• By Jim Keaveney
  • April 30, 2016
  • The Final Say

By Jim Keaveney

Manufacturing still conjures up for many a negative image of hot\, dirty, and dangerous places that pollute our environment and deplete our resources. Reports of a plant explosion, emission, or accident can sometimes diminish the many ways that automation and process control has improved all of our lives.

Automation professionals make our world better in many ways, but sometimes our contributions are taken for granted until something goes wrong. Communication skills may not be our strong suit, but we all have an opportunity and obligation to share our experiences as well as our enthusiasm for our profession. Our stories need to be shared with management, peers, and family.

According to CareerBliss, we really like our jobs. Automation engineer ranked fourth on the 2015 happiest jobs in America list. The public needs to know that we do make a difference, and automation is a "cool" profession!

We need to do a better job of capturing the true life-cycle value of automation projects. Often we spend all our efforts justifying and implementing a project and not enough time capturing the value on the back end. If we fail to quantify the full benefits, we have lost a great opportunity to educate and remind our company leadership about the true value of automation investments. The alternative is being viewed simply as a cost center. Management needs to understand and appreciate how technology is applied to improve the bottom line through greater efficiency, asset optimization, and safety.

We need to proactively attract and mentor the next generation of automation professionals, because companies will be losing a vast knowledge base of critical subject-matter experts over the next five to 10 years. Millennials and Generation Zers are technically gifted, connected, and want to make a positive difference. We need to guide them and become evangelists for the profession within our companies by showing how we make a difference and validating that automation offers a great, challenging career path.

We also need to make this personal by supporting programs like FIRST (For the Inspiration and Recognition of Science and Technology) and Future City competitions by attending events or serving as a mentor for a STEM (science, technology, engineering, and math) school program. Also, check out the National Academy of Engineering's Grand Challenges for Engineering (www.engineeringchallenges.org) that has identified 14 goals to help people around the world to thrive. The next Global Grand Challenge Summit will be held in Washington, D.C., in 2017.

Celebrate innovators like Reshma Saujani, founder and CEO of Girls who Code, and Debbie Sterling, founder and CEO of GoldieBlox. And let's not forget The Black Eyed Peas' will.i.am, who produced and starred in the television special i.am FIRST: Science is Rock and Roll� to get young people excited about STEM education and careers.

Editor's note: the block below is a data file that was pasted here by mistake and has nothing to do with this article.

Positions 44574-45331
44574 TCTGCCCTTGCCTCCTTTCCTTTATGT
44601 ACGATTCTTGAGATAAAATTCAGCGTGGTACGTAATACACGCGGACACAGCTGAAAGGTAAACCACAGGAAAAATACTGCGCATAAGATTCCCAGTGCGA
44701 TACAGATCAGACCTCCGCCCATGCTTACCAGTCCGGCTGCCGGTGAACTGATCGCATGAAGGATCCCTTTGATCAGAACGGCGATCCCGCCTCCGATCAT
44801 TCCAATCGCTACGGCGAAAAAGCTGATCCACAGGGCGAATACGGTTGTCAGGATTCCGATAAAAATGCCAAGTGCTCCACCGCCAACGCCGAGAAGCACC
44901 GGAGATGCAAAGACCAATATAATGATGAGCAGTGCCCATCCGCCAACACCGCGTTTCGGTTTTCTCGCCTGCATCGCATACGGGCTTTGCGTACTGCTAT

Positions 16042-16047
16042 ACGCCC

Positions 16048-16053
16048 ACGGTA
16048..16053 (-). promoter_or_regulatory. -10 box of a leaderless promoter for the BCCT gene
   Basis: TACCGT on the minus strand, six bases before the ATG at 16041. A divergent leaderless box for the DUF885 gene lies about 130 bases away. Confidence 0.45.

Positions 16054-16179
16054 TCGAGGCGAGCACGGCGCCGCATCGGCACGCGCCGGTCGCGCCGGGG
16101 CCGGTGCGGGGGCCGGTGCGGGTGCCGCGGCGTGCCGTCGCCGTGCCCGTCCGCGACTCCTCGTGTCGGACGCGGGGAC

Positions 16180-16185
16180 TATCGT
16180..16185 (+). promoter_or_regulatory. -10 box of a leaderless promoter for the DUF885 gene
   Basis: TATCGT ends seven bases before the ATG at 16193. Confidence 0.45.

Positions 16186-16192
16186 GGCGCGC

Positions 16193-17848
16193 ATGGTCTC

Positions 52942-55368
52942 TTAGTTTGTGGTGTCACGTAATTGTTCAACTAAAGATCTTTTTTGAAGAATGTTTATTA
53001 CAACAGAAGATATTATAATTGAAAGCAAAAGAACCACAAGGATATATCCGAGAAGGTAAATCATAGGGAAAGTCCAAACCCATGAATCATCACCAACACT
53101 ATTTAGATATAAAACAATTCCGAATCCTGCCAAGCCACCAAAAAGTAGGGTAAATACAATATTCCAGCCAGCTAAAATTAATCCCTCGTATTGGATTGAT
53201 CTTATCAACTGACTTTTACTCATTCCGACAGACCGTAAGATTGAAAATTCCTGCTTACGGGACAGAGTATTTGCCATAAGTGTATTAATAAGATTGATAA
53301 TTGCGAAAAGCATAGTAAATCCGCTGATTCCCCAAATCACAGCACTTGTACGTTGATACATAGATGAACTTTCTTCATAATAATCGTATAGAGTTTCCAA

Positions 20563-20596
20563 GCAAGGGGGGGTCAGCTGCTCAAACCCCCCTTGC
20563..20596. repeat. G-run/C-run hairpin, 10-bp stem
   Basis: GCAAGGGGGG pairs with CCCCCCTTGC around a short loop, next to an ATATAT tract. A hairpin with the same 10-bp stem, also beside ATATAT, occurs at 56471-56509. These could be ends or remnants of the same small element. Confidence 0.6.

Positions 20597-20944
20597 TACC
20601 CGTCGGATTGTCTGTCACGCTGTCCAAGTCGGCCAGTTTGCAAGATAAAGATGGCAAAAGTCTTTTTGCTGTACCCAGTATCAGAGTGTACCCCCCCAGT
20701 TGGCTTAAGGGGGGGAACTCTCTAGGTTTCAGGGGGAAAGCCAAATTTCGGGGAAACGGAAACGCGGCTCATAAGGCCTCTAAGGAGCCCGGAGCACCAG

The Automation Federation and the U.S. Department of Labor (DOL) developed the Automation Competency Model in 2009. The model established nine tiers that define the profession and identify knowledge and skills to improve job performance. This is a framework for schools and universities to develop course work to prepare students for careers as automation professionals. Take a few minutes to learn more about the Automation Competency Model.

The American Association of Engineering Societies has leveraged that effort and recently worked with the DOL to develop an Engineering Competency Model outlining core competencies for advancement and success in the engineering profession. We all need to educate our governments about the need for STEM and manufacturing funding and focus. It truly is a competitive advantage and improves the quality of all our lives.

I would be remiss if I did not plug joining and getting involved in professional associations like ISA. The training and networking opportunities make you a better automation professional and a more valuable resource for your company and clients. Associations like ISA also provide an opportunity for you to give back to the profession and make a positive impact.

Working as an automation professional and helping to lead a great association like ISA must make me pretty cool-at least for 2016. Of course, my wife knows better and is not buying the logic, but that is not going to stop me from sharing my personal story and pride for our profession.

So-what's your story?

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About The Authors

Jim Keaveney is 2016 ISA president and northeast Atlantic regional manager and strategic account director at Emerson Process Management. He has been an active ISA member for more than 30 years, served in numerous leadership positions, and received numerous ISA honors. Keaveney earned a bachelor’s degree in business administration from Temple University and a master’s degree in business administration from Penn State University.